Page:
Boycotting sexist music

Happy New Year!

Here’s an interesting question that I think may have a range of opinions – should we boycott music/artisits that we deem to have sexist music videos and sexist language?

So many songs include sexist lyrics and videos (mostly sexually objectifying women).  However… they are usually very catchy tunes.  Is it possible to ignore the sexism and just appreciate the music?  I can’t.  I try, but I think it’s impossible – I’ve noticed it too many times that now I check for it in every song.  I stop listening to songs that I deem derogatory because it upsets me.  It upsets me that little boys and girls listen to those songs and that however much they may not notice the lyrics or however much they know that women should not be treated like objects, I feel like the lyrics must enter some part of their brain, and it must be processed somewhere, unconsciously.

It might seem like overreacting, but I can’t stand hearing that he “fucked two bitches before [he] saw you”, or that she doesn’t let herself have a choice: ” When you need that I’mma let you have it”.  I can’t stand hearing that women are passive characters in sexual interaction – men fuck, nail, and screw; women get fucked, get nailed, get screwed.  I’m sick of women being disrespected by being called sluts, whores, bitches etc – it’s highly dehumanising.  As a matter of fact, psychological literature suggests that when people dehumanise others, they are more likely to be violent towards them.

So, I asked my boyfriend to stop listening to this music too.  Or at least to put his headphones in, so I don’t have to suffer it.  He says he doesn’t listen to lyrics, only to the song.  I think they’re both one and the same.

Lois.

PS. On a brighter note – Rizzle Kicks is safe from all derogatory language (I think) so continue to listen to them all you like!  I’m sure there are others too :) I like Alessia Cara at the moment.

Instagram girls

I’m not a great fan of social media – this blog and Facebook is about as far as I go.  So when I discuss Instagram, I don’t presume to know much about it.  What I do understand is that people upload pictures of their lives with a tag line, and then others who follow their profiles can ‘like’ their pictures.  This has created some kind of culture, where people (usually pretty people or celebs) are paid lots of money to look good whilst using/wearing/drinking a particular company’s product.  This can actually become people’s living – be their main source of income – apparently (if they have enough followers).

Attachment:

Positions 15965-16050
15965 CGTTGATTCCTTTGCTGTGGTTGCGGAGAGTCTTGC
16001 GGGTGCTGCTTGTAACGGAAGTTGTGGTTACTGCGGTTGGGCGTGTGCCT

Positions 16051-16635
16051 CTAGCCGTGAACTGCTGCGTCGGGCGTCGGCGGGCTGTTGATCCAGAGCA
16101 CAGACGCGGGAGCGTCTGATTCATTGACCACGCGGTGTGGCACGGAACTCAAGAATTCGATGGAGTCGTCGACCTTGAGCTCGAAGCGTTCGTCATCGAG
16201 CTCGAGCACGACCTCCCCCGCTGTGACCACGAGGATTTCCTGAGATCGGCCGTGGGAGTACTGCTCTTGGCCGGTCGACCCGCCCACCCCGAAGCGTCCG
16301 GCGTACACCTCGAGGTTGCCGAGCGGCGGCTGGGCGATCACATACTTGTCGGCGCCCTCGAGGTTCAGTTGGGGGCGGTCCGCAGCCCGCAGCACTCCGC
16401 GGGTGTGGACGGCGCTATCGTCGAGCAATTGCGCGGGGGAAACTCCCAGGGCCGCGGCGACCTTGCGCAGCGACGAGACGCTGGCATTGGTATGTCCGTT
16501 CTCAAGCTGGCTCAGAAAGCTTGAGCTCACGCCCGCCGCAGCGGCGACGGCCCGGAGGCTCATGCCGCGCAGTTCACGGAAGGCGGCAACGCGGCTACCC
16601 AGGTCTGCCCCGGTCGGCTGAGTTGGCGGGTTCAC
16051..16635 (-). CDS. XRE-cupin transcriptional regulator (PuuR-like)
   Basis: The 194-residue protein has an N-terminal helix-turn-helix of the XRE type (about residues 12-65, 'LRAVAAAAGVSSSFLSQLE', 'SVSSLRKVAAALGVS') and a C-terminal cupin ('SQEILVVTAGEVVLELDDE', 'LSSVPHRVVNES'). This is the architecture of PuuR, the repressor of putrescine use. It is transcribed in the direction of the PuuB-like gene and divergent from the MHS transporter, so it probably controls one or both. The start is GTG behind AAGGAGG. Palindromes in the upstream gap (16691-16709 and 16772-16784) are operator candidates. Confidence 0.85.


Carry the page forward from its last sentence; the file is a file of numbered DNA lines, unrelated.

Essena O’Neill was one of these people.  Here‘s an article that explains a little about how she completely turned on this kind of life.  She speaks about how all her pictures on Instagram were purely for ‘likes’, attention, and self-promotion.  This is what she based her self-worth on, and it made her increasingly depressed because it wasn’t real-life.  She apparently would spend hours trying to take the perfect picture, make sure her stomach was pulled in, her boobs pushed up and so on.  Because obviously, the prettier she looked, the more likes she would get, and the better she would feel about herself.

This self-objectification can make people feel better in the short-term, but has numerous negative effects in the long run.  Essena was depressed.  Others may develop anxiety or eating  disorders due to the shame about their “imperfect” bodies.

Go to Essena’s website to learn more about her revelations.  She’s very interesting and potentially inspiring to girls who know exactly how she feels.

Try not to base your self-worth on the number of ‘likes’ you get on a pretty picture from strangers on the internet.

Lois xxx